Prof. Diane Davis has written a special introduction to the course for users of MIT OpenCourseWare.
Course Meeting Times
Lectures: 2 sessions / week, 1.5 hours / session
This class is intended to introduce students to understandings of the city generated from both social science literature and the field of urban design. The first part of the course examines literature on the history and theory of the city. Among other factors, it pays special attention to the larger territorial settings in which cities emerged and developed (ranging from the global to the national to the regional context) and how these affected the nature, character, and functioning of cities and the lives of their inhabitants. The remaining weeks focus more explicitly on the theory and practice of design visions for the city, the latter in both utopian and realized form. One of our aims will be to assess the conditions under which a variety of design visions were conceived, and to assess them in terms of the varying patterns of territorial "nestedness" (local, regional, national, imperial, and global) examined in the first part of the course. Another will be to encourage students to think about the future prospects of cities (in terms of territorial context or other political functions and social aims) and to offer design visions that might reflect these new dynamics. Requirements: one mid-term essay and a final paper.
This course, which meets every Wednesday, will run in conjunction with a Monday night lecture series titled Cities Against Nationalism: Urbanism as Visionary Politics, mounted as part of the Jerusalem 2050: Vision for a Place of Peace project. Students will be expected to attend the Monday lecture as well as the weekly class meeting on Wednesday.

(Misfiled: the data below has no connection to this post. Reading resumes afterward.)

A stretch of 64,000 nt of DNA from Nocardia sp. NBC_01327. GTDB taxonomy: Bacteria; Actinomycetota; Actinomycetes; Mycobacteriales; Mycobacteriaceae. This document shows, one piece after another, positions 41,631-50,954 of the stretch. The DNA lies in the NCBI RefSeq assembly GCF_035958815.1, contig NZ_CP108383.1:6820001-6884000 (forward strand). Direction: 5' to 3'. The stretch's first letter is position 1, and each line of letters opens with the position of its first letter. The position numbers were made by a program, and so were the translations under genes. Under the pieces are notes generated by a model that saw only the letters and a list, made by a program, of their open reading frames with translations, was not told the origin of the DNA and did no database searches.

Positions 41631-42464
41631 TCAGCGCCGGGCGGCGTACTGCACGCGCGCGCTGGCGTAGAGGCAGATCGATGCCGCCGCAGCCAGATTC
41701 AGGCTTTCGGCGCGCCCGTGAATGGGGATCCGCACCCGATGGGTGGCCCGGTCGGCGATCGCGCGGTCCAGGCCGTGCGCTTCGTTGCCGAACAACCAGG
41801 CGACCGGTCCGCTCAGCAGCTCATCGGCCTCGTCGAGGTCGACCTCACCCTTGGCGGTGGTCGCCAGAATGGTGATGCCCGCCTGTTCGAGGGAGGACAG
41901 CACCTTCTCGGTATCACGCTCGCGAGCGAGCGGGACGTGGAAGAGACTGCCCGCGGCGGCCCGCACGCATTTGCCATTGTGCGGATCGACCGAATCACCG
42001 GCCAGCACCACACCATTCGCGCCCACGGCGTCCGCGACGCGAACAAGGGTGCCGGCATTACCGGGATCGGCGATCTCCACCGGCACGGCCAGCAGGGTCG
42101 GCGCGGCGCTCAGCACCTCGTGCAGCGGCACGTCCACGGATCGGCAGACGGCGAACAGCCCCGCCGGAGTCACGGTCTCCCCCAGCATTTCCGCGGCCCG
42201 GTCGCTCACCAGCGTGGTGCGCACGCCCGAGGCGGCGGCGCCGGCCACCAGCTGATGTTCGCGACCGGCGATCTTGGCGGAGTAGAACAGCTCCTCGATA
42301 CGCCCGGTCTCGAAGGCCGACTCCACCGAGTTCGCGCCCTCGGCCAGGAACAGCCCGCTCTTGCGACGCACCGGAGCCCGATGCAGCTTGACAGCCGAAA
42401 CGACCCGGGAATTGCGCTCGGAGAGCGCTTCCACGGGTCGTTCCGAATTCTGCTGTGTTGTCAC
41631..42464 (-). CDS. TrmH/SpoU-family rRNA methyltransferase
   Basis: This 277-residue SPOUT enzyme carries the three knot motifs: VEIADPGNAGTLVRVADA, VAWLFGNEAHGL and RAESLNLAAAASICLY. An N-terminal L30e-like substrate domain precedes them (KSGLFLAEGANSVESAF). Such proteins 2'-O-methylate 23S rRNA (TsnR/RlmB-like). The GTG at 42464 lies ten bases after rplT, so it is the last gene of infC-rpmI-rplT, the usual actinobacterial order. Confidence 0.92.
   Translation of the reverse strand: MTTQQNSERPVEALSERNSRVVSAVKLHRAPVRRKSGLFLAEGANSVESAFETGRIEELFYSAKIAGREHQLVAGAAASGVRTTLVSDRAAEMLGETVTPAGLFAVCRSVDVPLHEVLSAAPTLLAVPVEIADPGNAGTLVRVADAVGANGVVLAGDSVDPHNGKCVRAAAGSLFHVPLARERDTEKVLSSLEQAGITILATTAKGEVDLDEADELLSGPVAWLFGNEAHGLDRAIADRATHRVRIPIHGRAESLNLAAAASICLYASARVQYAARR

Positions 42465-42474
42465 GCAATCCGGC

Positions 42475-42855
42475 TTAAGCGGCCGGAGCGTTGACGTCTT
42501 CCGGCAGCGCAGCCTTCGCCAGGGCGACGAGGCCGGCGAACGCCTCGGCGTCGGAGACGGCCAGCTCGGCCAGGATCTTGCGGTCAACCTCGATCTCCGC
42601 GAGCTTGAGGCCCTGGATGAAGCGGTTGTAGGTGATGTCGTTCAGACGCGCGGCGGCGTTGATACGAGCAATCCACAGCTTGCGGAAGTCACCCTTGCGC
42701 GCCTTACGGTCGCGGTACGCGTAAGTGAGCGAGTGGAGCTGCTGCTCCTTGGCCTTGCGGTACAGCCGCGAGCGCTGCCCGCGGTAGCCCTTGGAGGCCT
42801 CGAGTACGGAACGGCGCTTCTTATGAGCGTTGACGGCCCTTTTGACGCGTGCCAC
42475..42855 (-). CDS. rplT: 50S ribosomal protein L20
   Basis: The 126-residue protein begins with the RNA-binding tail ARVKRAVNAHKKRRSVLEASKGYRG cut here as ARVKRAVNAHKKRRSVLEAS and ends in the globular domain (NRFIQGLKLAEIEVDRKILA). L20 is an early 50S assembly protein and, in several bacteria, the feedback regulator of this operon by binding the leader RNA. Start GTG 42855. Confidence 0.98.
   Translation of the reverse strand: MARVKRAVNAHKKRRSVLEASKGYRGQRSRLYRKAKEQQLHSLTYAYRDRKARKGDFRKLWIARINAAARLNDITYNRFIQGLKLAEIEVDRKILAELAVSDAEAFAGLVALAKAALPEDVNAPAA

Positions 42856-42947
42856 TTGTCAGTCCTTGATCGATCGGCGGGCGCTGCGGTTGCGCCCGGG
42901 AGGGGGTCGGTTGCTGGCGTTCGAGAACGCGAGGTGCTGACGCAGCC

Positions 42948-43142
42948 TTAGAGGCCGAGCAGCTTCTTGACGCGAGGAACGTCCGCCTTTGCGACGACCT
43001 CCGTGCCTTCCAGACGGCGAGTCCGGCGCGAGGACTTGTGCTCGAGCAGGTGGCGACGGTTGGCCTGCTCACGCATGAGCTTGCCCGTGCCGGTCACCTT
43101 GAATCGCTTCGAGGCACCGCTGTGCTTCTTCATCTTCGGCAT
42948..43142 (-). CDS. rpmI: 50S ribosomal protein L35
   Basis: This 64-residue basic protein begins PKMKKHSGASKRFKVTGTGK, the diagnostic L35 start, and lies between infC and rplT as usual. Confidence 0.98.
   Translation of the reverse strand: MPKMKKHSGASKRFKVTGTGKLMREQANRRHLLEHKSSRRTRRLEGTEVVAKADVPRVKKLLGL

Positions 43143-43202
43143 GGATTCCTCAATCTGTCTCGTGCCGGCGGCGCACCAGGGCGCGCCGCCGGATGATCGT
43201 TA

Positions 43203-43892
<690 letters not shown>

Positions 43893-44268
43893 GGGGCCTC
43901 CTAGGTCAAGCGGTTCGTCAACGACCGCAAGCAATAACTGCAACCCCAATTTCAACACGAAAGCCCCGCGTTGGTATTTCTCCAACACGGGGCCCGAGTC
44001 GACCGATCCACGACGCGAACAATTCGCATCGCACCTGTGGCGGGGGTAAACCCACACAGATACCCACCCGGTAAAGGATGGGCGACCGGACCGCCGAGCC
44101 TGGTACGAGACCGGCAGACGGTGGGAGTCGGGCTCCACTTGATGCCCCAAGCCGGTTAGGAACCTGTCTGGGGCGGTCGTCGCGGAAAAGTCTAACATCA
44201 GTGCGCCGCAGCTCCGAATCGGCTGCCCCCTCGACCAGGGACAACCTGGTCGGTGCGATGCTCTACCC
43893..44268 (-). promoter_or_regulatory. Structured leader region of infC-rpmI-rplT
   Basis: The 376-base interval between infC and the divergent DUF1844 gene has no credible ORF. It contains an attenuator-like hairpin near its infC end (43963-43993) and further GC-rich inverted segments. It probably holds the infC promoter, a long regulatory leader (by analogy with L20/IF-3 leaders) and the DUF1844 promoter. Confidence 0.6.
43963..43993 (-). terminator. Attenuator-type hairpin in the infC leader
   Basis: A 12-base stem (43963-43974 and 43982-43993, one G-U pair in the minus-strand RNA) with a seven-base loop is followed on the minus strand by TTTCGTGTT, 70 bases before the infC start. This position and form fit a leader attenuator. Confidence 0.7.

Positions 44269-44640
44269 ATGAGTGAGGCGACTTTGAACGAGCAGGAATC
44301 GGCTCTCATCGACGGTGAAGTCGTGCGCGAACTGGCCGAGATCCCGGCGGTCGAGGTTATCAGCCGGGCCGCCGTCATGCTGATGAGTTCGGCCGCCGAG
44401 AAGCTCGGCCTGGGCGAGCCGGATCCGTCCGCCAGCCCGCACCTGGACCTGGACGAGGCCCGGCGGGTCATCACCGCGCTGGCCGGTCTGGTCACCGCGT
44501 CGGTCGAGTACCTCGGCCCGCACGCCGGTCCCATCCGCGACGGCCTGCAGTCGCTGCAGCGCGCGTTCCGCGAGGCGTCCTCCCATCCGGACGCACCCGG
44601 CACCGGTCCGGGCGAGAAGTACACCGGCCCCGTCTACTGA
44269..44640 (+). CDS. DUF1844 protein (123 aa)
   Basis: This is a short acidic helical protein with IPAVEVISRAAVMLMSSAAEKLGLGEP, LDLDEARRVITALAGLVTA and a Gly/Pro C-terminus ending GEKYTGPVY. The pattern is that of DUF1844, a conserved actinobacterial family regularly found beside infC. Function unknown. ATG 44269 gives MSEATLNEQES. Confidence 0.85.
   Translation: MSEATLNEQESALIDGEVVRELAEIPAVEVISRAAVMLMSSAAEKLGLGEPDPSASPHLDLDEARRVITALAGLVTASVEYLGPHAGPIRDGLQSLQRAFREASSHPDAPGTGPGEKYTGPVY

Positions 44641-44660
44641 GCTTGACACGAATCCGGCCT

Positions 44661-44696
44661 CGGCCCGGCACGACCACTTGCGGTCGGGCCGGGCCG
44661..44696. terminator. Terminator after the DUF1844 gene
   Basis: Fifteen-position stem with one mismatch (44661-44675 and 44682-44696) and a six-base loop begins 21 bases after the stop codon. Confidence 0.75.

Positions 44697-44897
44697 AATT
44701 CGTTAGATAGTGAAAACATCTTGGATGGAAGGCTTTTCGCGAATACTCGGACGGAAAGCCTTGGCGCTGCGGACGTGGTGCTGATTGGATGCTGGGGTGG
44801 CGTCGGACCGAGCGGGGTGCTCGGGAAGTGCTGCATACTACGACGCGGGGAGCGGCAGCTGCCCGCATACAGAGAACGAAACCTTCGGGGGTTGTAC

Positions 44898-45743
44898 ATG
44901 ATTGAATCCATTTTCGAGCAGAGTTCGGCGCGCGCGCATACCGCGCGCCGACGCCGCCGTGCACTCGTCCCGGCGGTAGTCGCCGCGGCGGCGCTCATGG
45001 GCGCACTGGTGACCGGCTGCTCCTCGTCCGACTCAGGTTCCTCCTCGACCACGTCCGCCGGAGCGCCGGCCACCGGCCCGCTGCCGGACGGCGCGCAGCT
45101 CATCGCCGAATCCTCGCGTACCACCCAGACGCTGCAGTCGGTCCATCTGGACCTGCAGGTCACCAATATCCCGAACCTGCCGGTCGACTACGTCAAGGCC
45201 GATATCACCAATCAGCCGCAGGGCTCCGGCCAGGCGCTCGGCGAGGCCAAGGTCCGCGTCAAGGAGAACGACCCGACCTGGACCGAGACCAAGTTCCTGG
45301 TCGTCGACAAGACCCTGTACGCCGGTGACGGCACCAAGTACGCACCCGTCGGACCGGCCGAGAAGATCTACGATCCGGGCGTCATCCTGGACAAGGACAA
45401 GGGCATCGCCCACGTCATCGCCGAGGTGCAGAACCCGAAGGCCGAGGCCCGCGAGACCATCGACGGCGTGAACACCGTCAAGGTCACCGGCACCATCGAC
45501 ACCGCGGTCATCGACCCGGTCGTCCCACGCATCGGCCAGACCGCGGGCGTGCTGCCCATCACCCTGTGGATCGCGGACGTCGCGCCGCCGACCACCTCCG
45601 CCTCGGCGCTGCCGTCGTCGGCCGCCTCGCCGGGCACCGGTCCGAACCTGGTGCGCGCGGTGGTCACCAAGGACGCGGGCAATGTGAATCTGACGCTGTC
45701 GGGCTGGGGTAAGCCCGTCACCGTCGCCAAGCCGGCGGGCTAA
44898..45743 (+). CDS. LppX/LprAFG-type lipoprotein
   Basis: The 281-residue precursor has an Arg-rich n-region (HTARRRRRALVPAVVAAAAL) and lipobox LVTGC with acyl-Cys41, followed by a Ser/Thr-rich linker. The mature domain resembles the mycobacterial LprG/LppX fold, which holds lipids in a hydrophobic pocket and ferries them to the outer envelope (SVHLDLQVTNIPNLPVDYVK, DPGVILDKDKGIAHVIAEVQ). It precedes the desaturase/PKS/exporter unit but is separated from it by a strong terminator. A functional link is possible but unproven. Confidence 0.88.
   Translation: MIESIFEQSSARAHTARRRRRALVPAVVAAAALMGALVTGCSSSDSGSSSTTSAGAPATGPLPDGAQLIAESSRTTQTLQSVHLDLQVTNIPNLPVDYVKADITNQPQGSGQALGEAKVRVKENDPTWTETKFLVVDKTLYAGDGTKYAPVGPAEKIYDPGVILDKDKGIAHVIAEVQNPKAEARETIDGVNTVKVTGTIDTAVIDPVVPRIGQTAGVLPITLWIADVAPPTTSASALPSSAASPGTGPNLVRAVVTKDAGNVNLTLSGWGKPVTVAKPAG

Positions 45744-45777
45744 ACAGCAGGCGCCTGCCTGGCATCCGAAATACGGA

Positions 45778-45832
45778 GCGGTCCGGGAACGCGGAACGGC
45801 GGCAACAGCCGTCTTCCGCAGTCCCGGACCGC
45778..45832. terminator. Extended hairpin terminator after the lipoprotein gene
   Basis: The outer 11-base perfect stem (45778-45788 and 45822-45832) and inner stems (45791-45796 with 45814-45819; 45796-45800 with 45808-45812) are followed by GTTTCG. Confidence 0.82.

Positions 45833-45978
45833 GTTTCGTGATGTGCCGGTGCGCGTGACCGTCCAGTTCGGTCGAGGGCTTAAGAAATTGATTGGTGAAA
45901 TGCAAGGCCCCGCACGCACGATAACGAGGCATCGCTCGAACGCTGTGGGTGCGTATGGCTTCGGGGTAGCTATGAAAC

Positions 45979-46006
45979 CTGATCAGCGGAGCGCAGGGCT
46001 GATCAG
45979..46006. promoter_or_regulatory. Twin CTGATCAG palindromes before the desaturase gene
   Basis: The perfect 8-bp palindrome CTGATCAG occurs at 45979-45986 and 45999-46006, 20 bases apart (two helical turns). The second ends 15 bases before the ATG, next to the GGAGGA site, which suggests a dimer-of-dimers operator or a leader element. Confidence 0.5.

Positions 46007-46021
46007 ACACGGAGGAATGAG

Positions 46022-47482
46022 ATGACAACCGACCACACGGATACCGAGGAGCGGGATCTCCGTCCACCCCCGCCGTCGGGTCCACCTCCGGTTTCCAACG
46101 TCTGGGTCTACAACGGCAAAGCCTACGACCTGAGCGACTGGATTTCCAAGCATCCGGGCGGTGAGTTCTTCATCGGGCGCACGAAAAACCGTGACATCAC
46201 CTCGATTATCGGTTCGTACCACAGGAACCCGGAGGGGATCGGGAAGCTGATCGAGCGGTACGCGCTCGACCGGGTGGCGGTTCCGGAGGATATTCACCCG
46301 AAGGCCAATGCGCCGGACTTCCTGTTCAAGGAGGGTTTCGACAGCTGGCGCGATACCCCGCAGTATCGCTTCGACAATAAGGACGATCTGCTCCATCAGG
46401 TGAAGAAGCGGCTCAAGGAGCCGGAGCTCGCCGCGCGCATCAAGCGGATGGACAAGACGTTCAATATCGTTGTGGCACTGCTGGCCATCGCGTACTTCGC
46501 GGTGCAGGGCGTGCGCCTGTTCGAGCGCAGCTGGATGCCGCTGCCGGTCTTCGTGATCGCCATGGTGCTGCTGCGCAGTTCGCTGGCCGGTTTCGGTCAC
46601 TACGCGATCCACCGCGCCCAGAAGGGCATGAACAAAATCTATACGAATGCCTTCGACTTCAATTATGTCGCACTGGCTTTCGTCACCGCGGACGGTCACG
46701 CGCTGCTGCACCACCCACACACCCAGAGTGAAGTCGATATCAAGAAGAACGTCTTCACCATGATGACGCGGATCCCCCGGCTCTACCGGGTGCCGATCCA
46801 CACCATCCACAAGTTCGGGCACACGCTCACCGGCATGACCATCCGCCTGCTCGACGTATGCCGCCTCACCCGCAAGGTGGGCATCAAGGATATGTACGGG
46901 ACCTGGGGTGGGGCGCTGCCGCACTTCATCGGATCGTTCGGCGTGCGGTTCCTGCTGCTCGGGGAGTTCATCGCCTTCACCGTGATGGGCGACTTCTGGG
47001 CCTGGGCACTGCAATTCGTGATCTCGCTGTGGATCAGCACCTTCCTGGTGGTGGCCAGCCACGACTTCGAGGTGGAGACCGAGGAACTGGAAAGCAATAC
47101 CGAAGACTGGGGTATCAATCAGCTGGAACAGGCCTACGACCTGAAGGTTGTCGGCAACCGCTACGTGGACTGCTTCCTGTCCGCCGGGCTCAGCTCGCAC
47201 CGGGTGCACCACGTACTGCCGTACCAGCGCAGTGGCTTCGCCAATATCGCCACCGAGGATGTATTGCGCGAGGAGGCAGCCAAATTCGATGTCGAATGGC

We are both excited and pleased to welcome you to a very unique course, the first of its kind to be mounted in the Department of Urban Studies and Planning at MIT, and one that is offered to the general public simultaneously, through OpenCourseWare. As many of you know, MIT is an institution whose motto is "mind and hand," a phrase which reflects this institution's commitment to scholarship and deep knowledge, on the one hand, and problem-solving on the other. This particular course builds on the spirit embodied in the MIT motto but concerns itself with cities, not just how to better know and understand them, but also how to envision and make them better places for people to live in.
The title City Visions: Past and Present is intended to convey the fact that in this course we see cities as reflecting or embodying certain visions - often those of the actors, institutions, and power structures responsible for building and managing them, but also of those who seek to change them. Thus we discuss a range of city visions - from those that embody national power (capital cities) to those that offer the promise of a better future (urban utopias). The title of the course is also is intended to call attention to the fact that cities, and the visions they embody, have a historical dimension. That is, they change over time, especially as new or competing visions of what they could or should become appear on the scene. Yet even as they change, the paths taken are molded as much by a city's built environmental past as by the future visions generated by historically unique, new constellation of actors, institutions, and power structures. Last, and in keeping with the problem-solving ethos that streams through this initiative, the course is intended to remind all of us that the mere act of "visioning" a city, especially to be something other than what it currently is, can itself be a key step leading towards fundamental change in existent actors, institutions, and power structures and thus urban quality of life.